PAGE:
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I am using standard encryption AES/CBC.

I wonder if I can invest some time adding my own custom encoding/decoding after the encryption just as an extra security layer.

Does it really add any value in case the public algorithm is broken and the key still not compromised?

Is unknown custom algorithm (encoding/decoding) secure because no one knows about it except me?

Can you please support with samples of attacks that may break my assumption?

Update.

I am aware how weak is Ceaser Ciphering. I am on this argument with a colleague. He is in favor of using AES then applying custom shuffling as extra protection.

My stand is that it does not add anything rather than performance toll. I can't seem to prove that argument, while he bases his on the fact that we are already using AES and that encoding would put extra effort on the attacker.

Thanks for the downvotes, it's a stupid question needs answers with solid proofs.

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    $\begingroup$ Encoding is not encryption: en.wikipedia.org/wiki/Kerckhoffs's_principle . If an adversary can break your public key, how long do you think a custom encoding algorithm will slow them down? $\endgroup$ – bmm6o Oct 19 '17 at 15:45
  • $\begingroup$ Thank you, I know the difference between encoding and encryption. The point is that I am applying some sort of shuffling after the encryption. Does it really worth the effort? $\endgroup$ – Amr ElAdawy Oct 19 '17 at 16:04
  • $\begingroup$ Somewhat related: Combining multiple symmetric encryption algorithms - implications? $\endgroup$ – e-sushi Oct 19 '17 at 19:37
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    $\begingroup$ This sort of thing bring to mind this analogy: "I'm not sure if this tank armor is quite strong enough; I know, I'll paste on some cardboard; that'll help..." $\endgroup$ – poncho Oct 20 '17 at 0:29
  • $\begingroup$ my encoding scheme is several times faster than Base64, and that is the only reason I use a custom scheme, performance $\endgroup$ – Richie Frame Oct 20 '17 at 2:48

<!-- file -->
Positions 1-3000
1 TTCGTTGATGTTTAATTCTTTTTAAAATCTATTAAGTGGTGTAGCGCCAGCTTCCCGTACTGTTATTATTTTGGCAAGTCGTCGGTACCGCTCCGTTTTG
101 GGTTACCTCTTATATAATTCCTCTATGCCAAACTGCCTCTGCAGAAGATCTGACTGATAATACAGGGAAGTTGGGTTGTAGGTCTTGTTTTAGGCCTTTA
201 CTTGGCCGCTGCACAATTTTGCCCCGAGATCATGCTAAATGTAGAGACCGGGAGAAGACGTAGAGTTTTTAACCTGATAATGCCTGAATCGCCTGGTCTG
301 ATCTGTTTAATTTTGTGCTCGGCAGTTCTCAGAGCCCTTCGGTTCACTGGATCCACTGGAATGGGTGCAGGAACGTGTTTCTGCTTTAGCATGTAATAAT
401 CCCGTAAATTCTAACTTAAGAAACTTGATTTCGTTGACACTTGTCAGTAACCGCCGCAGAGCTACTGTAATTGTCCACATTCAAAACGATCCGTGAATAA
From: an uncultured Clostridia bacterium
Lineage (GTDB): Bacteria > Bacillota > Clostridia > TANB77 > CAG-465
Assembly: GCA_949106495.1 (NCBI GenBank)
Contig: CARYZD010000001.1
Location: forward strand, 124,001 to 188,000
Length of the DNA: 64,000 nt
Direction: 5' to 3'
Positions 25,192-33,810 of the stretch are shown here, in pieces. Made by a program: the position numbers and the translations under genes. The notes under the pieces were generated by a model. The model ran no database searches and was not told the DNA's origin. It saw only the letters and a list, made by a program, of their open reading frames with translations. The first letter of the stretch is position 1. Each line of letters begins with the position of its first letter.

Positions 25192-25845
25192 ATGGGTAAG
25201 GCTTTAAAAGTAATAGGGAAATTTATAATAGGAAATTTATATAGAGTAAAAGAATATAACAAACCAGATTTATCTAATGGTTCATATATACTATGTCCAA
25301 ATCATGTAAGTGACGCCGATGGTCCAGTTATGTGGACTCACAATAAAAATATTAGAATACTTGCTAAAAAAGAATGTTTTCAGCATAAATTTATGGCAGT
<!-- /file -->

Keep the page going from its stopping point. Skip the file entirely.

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Absolutely not as it's a violation of Kerckhoffs' principle and relies on security through obscurity which is rather hard to justify. Both have been widely discussed on this site. You have to assume that they know everything except the key.

As a stupid example, imagine that you're 13 years old and have developed a totally fab encryption algorithm that you think is unbreakable. You take every character and replace it with a character 13 places along the alphabet. And you keep it secret. You might feel pleased with yourself. Such a substitution cipher is easy broken at college level. Now say you're older and develop something much more sophisticated. Will it still be unbreakable by GCHQ and NSA? Just because you can't, doesn't mean that they can't.

And numbers work against you. If Amr encoding was indeed good and became popular, more people would want to attack it. This is what's happened with OpenSSL and wireless WEP. There only needs to be one chink in the armour and if many very clever people are looking...

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  • $\begingroup$ Thanks for the answer, I just want to bear in mind that this linear encoding comes after encryption. $\endgroup$ – Amr ElAdawy Oct 20 '17 at 6:15

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